The Reserve Bank of India (RBI) is likely to pump 360 billion rupees ($4.95 billion) into money markets in October this year. It has also pledged to buy back government bonds as part of a bid to quell fears of a credit crunch cascading through the economy.
The latest move came after the government announced a borrowing target of a gross 2.47 trillion rupees ($34.08 billion), with higher-than-expected earnings from its small savings scheme helping to reduce its borrowing needs by 700 billion rupees.
In response, Indian bond yields dropped sharply to their lowest in more than a month on Monday morning, but profit-taking and a falling rupee pushed yields higher towards market close.
The benchmark 10-year bond yield fell as much as 12 basis points to 7.90 percent in opening deals, its lowest level since Aug. 29. But it closed down just 3 basis points at 7.99 percent.
“Markets are cheering after a long time. The cut in borrowing and the (bond buying) open market operation have both helped equally,” said Harish Agarwal, a fixed income trader with First Rand Bank in Mumbai.
“But I fear profit booking will keep it between 7.95-8.00 percent levels,” he added.
The RBI is widely expected to raise interest rates on Friday at the conclusion of its two-day monetary policy committee meeting.
The RBI said its latest steps followed an assessment of “durable liquidity” needs and the seasonal growth in currency in circulation ahead of upcoming holidays in India.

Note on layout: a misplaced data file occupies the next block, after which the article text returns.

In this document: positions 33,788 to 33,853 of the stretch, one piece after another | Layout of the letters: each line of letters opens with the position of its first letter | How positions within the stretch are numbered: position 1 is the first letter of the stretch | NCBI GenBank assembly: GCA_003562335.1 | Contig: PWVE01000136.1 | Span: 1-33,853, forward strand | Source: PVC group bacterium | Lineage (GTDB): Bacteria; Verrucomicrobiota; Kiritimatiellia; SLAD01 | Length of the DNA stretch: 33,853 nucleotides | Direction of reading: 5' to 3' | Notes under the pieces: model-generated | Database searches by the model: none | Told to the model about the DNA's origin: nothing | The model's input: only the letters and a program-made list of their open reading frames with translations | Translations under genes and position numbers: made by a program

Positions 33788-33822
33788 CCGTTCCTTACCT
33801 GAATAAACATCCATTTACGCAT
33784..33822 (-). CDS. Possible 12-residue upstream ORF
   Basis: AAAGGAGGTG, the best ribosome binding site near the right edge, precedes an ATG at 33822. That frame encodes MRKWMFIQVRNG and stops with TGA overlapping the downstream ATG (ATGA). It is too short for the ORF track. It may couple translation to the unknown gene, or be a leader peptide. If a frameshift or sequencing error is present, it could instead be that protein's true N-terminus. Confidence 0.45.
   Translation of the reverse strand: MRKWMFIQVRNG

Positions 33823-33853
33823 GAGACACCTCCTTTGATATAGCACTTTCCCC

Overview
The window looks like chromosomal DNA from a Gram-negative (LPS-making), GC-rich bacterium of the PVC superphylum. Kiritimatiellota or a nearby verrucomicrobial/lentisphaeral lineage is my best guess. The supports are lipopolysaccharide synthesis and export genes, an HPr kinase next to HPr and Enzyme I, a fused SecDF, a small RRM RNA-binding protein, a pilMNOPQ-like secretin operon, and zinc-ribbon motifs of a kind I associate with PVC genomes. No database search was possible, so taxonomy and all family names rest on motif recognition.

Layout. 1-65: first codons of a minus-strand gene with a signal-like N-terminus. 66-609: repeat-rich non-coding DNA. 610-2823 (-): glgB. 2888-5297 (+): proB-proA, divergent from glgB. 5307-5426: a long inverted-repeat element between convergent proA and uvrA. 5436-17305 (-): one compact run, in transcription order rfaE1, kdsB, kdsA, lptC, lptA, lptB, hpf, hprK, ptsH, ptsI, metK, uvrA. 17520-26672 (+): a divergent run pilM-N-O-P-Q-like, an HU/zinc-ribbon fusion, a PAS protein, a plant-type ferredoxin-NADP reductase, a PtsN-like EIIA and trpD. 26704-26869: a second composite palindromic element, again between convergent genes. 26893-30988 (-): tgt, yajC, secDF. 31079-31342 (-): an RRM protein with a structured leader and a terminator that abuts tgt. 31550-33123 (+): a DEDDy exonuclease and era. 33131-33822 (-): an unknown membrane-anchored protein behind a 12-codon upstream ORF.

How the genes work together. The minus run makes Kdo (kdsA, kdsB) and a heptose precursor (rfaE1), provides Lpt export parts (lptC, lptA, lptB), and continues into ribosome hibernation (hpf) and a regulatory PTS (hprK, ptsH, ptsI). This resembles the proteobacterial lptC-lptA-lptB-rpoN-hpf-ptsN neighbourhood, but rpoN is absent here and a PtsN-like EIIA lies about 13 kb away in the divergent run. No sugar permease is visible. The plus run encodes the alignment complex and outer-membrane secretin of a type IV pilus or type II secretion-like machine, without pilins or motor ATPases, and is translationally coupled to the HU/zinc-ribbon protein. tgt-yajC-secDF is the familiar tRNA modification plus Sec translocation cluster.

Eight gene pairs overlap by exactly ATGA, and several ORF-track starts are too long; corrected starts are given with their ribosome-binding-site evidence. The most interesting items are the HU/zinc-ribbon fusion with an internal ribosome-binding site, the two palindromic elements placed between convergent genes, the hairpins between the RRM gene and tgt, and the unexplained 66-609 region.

The auctions would be conducted during the second, third and fourth week of October, the RBI said. The RBI said the sum of 360 billion rupee for open market operations was indicative and it retained the “flexibility to change it, depending on the evolving liquidity and market conditions”.
In the currency market, the partially convertible rupee was a whisker away from its record low of 72.99 per dollar touched last month. Having touched an intraday low of 72.97, the rupee ended at 72.91 per dollar, down 0.5 percent from its previous close.
The rupee continues to be the worst performing Asian currency in 2018 having lost 12.4 percent in 2018.
Global crude oil prices, at their highest since November 2014, have been weighing on rupee sentiment as the country imports more than two-thirds of its oil needs.
Traders are also watching how the dollar is faring against other Asian currencies, and the trend in flows in and out of share markets for cues.
(With inputs from Reuters)
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